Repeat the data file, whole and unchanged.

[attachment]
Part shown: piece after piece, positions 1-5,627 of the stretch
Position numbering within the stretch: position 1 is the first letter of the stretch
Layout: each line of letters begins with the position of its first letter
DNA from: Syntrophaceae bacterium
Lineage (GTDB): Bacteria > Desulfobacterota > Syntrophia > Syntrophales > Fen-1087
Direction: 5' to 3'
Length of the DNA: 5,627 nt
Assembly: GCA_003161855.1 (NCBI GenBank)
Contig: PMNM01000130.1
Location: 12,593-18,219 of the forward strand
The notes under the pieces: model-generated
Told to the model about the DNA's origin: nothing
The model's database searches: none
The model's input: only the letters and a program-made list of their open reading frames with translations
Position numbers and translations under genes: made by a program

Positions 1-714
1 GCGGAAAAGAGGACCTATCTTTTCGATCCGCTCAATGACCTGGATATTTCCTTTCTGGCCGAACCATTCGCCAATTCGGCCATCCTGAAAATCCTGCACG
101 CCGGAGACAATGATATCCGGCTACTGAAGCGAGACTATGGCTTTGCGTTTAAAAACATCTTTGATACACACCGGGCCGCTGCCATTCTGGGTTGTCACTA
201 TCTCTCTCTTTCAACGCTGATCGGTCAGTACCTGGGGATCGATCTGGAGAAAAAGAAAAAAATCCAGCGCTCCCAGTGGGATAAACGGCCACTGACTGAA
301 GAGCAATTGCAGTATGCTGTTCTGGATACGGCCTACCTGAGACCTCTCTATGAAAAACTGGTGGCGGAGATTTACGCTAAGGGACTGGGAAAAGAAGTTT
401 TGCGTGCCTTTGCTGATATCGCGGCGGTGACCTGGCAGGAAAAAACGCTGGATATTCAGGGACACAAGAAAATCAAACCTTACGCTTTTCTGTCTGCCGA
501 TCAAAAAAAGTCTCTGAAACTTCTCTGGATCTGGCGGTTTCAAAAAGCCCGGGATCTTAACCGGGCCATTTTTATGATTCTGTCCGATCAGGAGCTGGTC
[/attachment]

Part shown: piece after piece, positions 1-5,627 of the stretch
Position numbering within the stretch: position 1 is the first letter of the stretch
Layout: each line of letters begins with the position of its first letter
DNA from: Syntrophaceae bacterium
Lineage (GTDB): Bacteria > Desulfobacterota > Syntrophia > Syntrophales > Fen-1087
Direction: 5' to 3'
Length of the DNA: 5,627 nt
Assembly: GCA_003161855.1 (NCBI GenBank)
Contig: PMNM01000130.1
Location: 12,593-18,219 of the forward strand
The notes under the pieces: model-generated
Told to the model about the DNA's origin: nothing
The model's database searches: none
The model's input: only the letters and a program-made list of their open reading frames with translations
Position numbers and translations under genes: made by a program

Positions 1-714
1 GCGGAAAAGAGGACCTATCTTTTCGATCCGCTCAATGACCTGGATATTTCCTTTCTGGCCGAACCATTCGCCAATTCGGCCATCCTGAAAATCCTGCACG
101 CCGGAGACAATGATATCCGGCTACTGAAGCGAGACTATGGCTTTGCGTTTAAAAACATCTTTGATACACACCGGGCCGCTGCCATTCTGGGTTGTCACTA
201 TCTCTCTCTTTCAACGCTGATCGGTCAGTACCTGGGGATCGATCTGGAGAAAAAGAAAAAAATCCAGCGCTCCCAGTGGGATAAACGGCCACTGACTGAA
301 GAGCAATTGCAGTATGCTGTTCTGGATACGGCCTACCTGAGACCTCTCTATGAAAAACTGGTGGCGGAGATTTACGCTAAGGGACTGGGAAAAGAAGTTT
401 TGCGTGCCTTTGCTGATATCGCGGCGGTGACCTGGCAGGAAAAAACGCTGGATATTCAGGGACACAAGAAAATCAAACCTTACGCTTTTCTGTCTGCCGA
501 TCAAAAAAAGTCTCTGAAACTTCTCTGGATCTGGCGGTTTCAAAAAGCCCGGGATCTTAACCGGGCCATTTTTATGATTCTGTCCGATCAGGAGCTGGTC